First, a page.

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So easy it’s cheating

Living in the States, at least here in NoVA, is so easy it feels like cheating.  The stores have food, driving is pleasant, you can even drink the water.

This is why I say “here in NoVA,” by the way – I’m not about to drink the water in my hometown.  I doubt it’s actually poisonous, but I also doubt it’s really fit for human consumption.  Up until I was about 18, I thought ice cubes were supposed to be opaque white and sink to the bottom.  And that it was normal for your glasses to not be see-through after a few months of use.

Meanwhile, back at our place in Caracas, the cold water line to the washer ruptured, spraying water everywhere.  Now there’s no rinse cycle, and wash in seriously hot only.  Additionally, the dishwasher now trips the breaker whenever you turn it on.  I guess these are mostly irrelevant, though, as the apartment hasn’t had water all weekend.  Even without water, somehow the wall next to the master bathroom started leaking yesterday – apparently the air conditioner broke and is flooding inside the wall.

As the walls are poured concrete, this could be fun.

Here in the developed world, Mal and I are enjoying our condo.  I guess it’s a condo, I’m never clear on what the difference is between an apartment and a condominium.  It’s on the top floor (which in this area means 3rd), so there’s only one wall and the floor that are shared.  It’s a two-story place, with the upper floor being all Mal’s – bedroom, bathroom, and play area overlooking the living room.  He is a big fan of having his own aerie, and also of the jacuzzi tub and the fireplace you switch on.

I could use a bit more kitchen, but it suffices, and the place is light and airy and nice.

I could also use an elevator for getting furniture in.  I’m not sure what to do about a couch – I really don’t want to haul one up four flights and then back down in 6 months.  And I’m staying with the air mattresses as much as I don’t like them, same reason.

However, the water works, and the heat works, and the electricity works, and it’s quiet.  No one’s blasting Gangnam Style at 2:00 am.  There are not hordes of purse-size dogs yapping in the concrete stairwells.  The floor and surfaces aren’t covered in gritty black diesel exhaust.  I can walk to the grocery store, and they have food there.

I remember when we got back from Romania I almost started crying in Giant (this was in the bad old days, before Romania was part of the EU, right after Ceaucescu died).  Nothing makes you appreciate the US like not living in it.

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Well, I’m back.

Trivia question:  What famous book is this post’s title the last line of?

It may be the last line in the movie version of the book as well, but that movie has so many endings I’m usually numb by that point (and still pointing out inaccuracies).

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Anyway, yes, Mal and I are back in the US.  We are in an apartment on the top floor of a building, and Mal has the upstairs garret.  All the toilets and sinks work, in a refreshing change from the place in Venezuela.  There’s a small gas fireplace, and we’ve been camping on the floor on an air mattress next to it.  Thankfully it was (insanely crazy) warm when we first arrived, so we were able to acclimate, and had time to buy winter clothes.  I’d had a coat for each of us shipped ahead of time from Amazon, but of course mine didn’t fit and we needed additional warm layers.  These have been achieved, but it’s still cold!  The snow today was a nice treat, though.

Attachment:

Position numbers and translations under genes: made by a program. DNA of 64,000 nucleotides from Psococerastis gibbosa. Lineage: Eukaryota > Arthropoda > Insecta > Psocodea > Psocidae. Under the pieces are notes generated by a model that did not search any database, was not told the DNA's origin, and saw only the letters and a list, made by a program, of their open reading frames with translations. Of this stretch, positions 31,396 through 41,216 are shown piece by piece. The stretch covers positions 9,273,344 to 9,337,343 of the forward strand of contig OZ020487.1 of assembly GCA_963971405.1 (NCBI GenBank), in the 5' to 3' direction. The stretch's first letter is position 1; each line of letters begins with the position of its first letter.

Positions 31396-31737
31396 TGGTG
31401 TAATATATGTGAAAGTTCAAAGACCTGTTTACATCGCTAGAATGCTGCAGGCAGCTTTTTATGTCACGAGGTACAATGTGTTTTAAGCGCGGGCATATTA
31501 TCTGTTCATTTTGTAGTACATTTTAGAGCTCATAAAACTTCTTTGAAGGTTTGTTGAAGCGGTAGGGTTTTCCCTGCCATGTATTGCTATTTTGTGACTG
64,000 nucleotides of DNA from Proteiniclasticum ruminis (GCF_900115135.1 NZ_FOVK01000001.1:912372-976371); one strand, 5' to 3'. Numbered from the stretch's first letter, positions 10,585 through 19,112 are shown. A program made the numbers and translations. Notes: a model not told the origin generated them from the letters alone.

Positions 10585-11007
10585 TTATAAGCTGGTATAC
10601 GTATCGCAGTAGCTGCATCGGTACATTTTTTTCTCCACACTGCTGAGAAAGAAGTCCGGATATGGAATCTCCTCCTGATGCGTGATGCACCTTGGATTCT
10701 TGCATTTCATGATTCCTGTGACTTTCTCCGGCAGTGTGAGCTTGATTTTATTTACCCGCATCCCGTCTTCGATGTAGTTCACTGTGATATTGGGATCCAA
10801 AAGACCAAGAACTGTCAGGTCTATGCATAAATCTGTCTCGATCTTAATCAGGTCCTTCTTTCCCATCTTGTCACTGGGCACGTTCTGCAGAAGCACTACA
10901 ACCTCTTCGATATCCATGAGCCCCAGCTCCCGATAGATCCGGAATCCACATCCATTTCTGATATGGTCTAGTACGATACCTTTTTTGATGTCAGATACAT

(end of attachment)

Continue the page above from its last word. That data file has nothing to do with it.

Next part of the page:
My departure from Caracas coincided with a Diplopundit post about Caracas, which asks questions we all ask a bunch there.  I will say that the new Management Counselor is trying to make improvements, but otherwise the article seems accurate.  I didn’t blog about any of that while I was there because I didn’t want it to come back on my DH, and as he’s still there I’m still going to stay pretty mild in this forum.  But the pay adjustments for COLA and danger worldwide are not fair or accurate.  Venezuela is extremely dangerous, and it’s dangerous for diplomats, and yet, no danger pay.  Rome’s COLA is twice that of Caracas’, but I’m pretty sure a panini doesn’t cost $40 in Rome (and when you get your panini it probably has stuff other than bread in it).

I understand there’s no money for embassies…so maybe we shouldn’t have an embassy in Caracas.

On the other hand, Caracas probably represents the future, and maybe having an embassy to the future is useful.

I used to call it the “Favela Future,” but the Tower of David is everything William Gibson wrote about and more.  It’s like every post-collapse SF book I’ve read, except it’s real.  (Photos).

This is all in a country where the President is in a foreign hospital and hasn’t been seen for 2 months, but no one’s upset.  Imagine if Obama had gone into a hospital in a foreign country around Thanksgiving, and when it came time for Inauguration Day, the Supreme Court was like “Oh, he doesn’t need to show up,” and Biden was all “He’s alive, I just saw him.”  I don’t think Americans, as slow to action as we are, would be mellow about this.